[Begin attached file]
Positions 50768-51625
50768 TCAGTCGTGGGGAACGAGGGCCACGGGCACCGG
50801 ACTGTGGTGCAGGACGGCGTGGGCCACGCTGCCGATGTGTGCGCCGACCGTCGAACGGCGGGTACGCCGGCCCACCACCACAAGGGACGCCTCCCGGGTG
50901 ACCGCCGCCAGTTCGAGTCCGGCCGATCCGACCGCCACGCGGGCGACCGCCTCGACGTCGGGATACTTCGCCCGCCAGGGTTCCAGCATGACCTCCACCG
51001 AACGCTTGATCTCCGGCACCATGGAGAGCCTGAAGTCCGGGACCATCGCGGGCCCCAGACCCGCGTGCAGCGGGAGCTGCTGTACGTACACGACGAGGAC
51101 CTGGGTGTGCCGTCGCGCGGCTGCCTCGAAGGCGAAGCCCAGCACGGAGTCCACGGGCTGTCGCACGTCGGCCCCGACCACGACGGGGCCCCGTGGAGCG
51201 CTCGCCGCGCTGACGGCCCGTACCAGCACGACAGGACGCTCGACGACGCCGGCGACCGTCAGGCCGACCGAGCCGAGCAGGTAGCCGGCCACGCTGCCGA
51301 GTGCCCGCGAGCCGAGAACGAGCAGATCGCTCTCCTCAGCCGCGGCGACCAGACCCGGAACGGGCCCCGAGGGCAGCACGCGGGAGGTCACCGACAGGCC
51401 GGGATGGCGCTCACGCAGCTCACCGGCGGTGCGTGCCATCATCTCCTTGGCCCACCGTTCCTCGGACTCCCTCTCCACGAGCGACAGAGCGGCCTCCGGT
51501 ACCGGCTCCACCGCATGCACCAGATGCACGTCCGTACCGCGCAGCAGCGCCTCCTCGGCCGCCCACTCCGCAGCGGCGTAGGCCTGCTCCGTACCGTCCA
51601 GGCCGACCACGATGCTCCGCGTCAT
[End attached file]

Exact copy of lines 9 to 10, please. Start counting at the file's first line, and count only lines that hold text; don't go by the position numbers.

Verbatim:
51401 GGGATGGCGCTCACGCAGCTCACCGGCGGTGCGTGCCATCATCTCCTTGGCCCACCGTTCCTCGGACTCCCTCTCCACGAGCGACAGAGCGGCCTCCGGT
51501 ACCGGCTCCACCGCATGCACCAGATGCACGTCCGTACCGCGCAGCAGCGCCTCCTCGGCCGCCCACTCCGCAGCGGCGTAGGCCTGCTCCGTACCGTCCA